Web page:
The natural inclination of a successful manager is to solve a problem once and for all with a bold, even aggressive move. But that approach can fail to take into account the repercussions of a given strategy. Such is the case with employees’ use of vehicles, where there can be a temptation to purchase company cars. That’s still a bad idea because of the significant implications in three key areas.

Company cars costs more

Company cars costs more than reimbursing employees for the business-related miles they drive in their personal vehicles. Our study found that when taking into account purchase costs, interest, insurance, maintenance and fuel, it costs nearly 70 cents a mile to buy or lease a company car.

Buy/Lease Vs. Mileage Reimbursement

Assumptions $20,000 car | 4 year lease | 12,000 miles/year | 20 MPG | $3.50 gas/gallon

Costs 12k Miles/Year 8k Miles/Year
Lease Payment $375.00 $375.00
Insurance $91.67 $61.14
Oil Changes $7.50 $5.00
Brakes/Trans/Etc. $20.83 $13.90
Misc/Taxes/License $16.67 $16.67
Fuel Costs $175.00 $116.67
Estimated Monthly Costs $686.67 $588.37
Cost Per Mile (1k miles/mo) $0.69 $0.88

Every workday hour that a company car sits in the parking lot only drives those costs higher. Then there are the costs of replacing vehicles in need of service. Companies that make vehicles available to employees for their personal use only compound their problems.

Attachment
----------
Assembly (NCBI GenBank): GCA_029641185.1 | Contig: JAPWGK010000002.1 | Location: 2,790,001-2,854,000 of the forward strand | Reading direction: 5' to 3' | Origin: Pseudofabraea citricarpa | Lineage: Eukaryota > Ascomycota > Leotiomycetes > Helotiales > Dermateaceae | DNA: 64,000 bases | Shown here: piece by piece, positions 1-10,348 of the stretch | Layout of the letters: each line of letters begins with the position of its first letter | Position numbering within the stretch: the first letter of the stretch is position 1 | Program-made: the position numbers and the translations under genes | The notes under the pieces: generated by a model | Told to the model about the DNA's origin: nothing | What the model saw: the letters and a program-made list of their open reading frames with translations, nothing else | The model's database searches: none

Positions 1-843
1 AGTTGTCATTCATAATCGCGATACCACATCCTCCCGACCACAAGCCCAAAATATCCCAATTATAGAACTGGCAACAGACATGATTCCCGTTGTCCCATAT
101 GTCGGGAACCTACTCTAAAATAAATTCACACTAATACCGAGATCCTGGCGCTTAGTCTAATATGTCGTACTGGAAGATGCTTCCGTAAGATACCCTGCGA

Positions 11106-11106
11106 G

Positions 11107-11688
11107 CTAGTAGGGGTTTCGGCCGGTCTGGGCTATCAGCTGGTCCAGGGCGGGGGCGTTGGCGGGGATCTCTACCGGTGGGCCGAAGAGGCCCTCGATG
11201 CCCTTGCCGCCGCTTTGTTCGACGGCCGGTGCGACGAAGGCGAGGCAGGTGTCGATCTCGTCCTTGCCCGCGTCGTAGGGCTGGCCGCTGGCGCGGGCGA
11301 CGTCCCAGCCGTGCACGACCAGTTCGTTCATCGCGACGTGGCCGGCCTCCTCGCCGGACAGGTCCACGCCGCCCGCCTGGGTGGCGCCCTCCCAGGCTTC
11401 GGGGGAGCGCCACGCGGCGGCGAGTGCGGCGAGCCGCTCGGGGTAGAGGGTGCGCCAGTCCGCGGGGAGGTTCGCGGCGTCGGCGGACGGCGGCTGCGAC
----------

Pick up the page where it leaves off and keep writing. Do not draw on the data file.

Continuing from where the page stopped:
Company cars increase liability exposure

There is no need to wonder if a business is responsible for the actions of drivers of company cars. The courts have made clear that when it comes to liability in a vehicle-related accident there is no distinction between business and non-business use. Companies are liable no matter what agreements they make with employees driving company vehicles. That liability can even extend to family members of employees.

Conversely, when employees drive their own vehicles for business, their personal auto insurance is the primary insurance. When they aren’t driving for business, it is the only insurance. Reimbursing employees for their business miles driven significantly reduces liability exposures that most would agree are already frighteningly high.

Company cars have tax ramifications for employees

While some employees might consider a company car a perk they get for free, the IRS won’t agree. IRS rules require employers to place a value on a company vehicle and consider that as income. That “income” (that really isn’t) is taxable, of course, which leads to withholding from paychecks, or, worse, no withholding and surprise tax bill for the employee.

Mileage reimbursement solves the company car problem

Company cars put a business in the car business and that’s not a place where most companies want to be. Reimbursing employees for business miles driven in their personal vehicles not only treats them fairly and shields that reimbursement from taxation, it creates a deductible business expense for the organization.

The key to setting up an accountable plan that captures this benefit is a mechanism that substantiates employee expenses. And while employee records based on odometer readings are enough for the IRS, they shouldn’t be sufficient for your organization.

SureMileage by CompanyMileage provides employers with a secure and accurate system for employees to manage mileage reimbursement. Rather than verifying the miles that were driven, SureMileage calculates the expenses to be reimbursed. It’s a new approach to an old problem – one that is only made worse by the use of company cars.